Raleigh, NC (PRWEB) March 24, 2014
Japanese researchers say the drug Alimta (pemetrexed) in combination with cisplatin should remain the top first-line treatment for malignant pleural mesothelioma. Their findings have just been posted by Surviving Mesothelioma at http://www.survivingmesothelioma.com/news/view.asp?ID=001588#.UynAe3lOVtQ
Scientists with the Shizuoka Cancer Center and Juntendo University recently compared the results of 30 mesothelioma patients on combinations containing either Alimta or Gemzar. In disease control, complications, and survival, the Alimta combination, currently the most popular chemotherapeutic treatment for malignant pleural mesothelioma, came out ahead.
Writing on these findings in the medical journal Respiratory Investigations, lead researcher Dr. Takehito Shukuya reports, “Cisplatin plus pemetrexed (Alimta) may be superior and should continue to be the standard front-line chemotherapeutic regimen for inoperable malignant pleural mesothelioma.”
The study reviewed the cases of patients with inoperable pleural mesothelioma. Thirteen patients were treated with the Gemzar combination while the remaining 17 took Alimta and cisplatin. While both drugs caused some serious side effects, complications were more frequent among Gemzar users, while their overall survival was shorter.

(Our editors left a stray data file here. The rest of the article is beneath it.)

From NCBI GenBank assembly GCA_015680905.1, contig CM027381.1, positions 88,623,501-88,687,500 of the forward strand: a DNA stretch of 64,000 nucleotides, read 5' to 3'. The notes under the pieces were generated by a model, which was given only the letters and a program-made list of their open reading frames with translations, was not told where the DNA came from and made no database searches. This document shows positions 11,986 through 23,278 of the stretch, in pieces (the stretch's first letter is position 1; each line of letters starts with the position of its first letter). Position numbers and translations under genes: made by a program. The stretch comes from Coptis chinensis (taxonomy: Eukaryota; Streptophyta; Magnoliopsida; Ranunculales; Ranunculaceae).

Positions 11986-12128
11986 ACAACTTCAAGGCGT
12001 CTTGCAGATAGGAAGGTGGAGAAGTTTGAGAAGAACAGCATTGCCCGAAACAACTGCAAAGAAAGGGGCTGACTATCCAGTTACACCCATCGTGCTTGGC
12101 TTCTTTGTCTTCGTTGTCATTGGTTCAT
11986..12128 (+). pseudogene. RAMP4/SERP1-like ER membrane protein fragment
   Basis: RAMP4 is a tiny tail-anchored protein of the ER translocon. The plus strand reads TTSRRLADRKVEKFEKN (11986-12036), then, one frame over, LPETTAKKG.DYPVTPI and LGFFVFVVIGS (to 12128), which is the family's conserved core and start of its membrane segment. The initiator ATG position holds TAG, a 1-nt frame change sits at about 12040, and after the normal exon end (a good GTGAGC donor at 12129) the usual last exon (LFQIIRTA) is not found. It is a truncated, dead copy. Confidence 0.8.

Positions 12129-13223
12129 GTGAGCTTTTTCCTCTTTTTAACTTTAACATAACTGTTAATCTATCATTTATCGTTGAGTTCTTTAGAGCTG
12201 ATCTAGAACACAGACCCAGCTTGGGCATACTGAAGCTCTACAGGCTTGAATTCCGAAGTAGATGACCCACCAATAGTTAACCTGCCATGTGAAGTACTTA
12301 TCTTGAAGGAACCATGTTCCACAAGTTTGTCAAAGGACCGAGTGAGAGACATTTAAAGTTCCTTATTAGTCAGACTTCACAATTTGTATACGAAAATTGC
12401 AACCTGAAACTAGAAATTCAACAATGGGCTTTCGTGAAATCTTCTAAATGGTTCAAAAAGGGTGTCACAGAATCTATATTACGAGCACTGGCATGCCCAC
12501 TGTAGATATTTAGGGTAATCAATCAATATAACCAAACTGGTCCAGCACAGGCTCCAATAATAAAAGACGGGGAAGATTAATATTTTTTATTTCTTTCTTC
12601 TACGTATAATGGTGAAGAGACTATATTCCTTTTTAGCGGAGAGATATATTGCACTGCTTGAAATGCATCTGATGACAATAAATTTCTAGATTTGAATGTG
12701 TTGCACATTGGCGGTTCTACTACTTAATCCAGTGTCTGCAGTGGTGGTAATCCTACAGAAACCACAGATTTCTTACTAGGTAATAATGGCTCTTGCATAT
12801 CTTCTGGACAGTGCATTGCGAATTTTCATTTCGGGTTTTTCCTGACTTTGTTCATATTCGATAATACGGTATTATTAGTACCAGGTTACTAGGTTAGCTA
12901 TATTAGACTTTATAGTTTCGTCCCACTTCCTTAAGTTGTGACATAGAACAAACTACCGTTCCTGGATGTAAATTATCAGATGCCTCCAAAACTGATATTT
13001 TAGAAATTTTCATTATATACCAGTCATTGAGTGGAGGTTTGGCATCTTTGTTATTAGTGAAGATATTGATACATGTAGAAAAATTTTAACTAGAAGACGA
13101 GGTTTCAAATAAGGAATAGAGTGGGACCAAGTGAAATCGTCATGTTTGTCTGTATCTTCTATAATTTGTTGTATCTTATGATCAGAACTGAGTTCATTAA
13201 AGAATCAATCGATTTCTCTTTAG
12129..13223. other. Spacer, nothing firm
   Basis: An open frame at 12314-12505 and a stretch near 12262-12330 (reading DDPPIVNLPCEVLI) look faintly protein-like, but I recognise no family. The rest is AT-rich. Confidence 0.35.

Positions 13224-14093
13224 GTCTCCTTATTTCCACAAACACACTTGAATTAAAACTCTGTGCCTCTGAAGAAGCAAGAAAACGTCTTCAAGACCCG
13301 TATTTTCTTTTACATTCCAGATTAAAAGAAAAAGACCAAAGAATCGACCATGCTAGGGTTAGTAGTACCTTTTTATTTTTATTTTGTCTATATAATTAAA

“These findings could be good news for mesothelioma patients already taking Alimta because they suggest that the drug remains an excellent treatment choice,” says Alex Strauss, Managing Editor of Surviving Mesothelioma. “For newly diagnosed patients, these findings may help guide their decision-making.”
To read the details of the Alimta/Gemzar comparison, including the overall survival on each drug and the most serious complications, see New Alimata Study, available now on the Surviving Mesothelioma website.
Shukuya, T, “Comparison of cisplatin plus pemetrexed and cisplatin plus gemcitabine for the treatment of malignant pleural mesothelioma in Japanese patients”, March 2014, Respiratory Investigations, pp. 101-106. http://www.ncbi.nlm.nih.gov/pubmed/24636265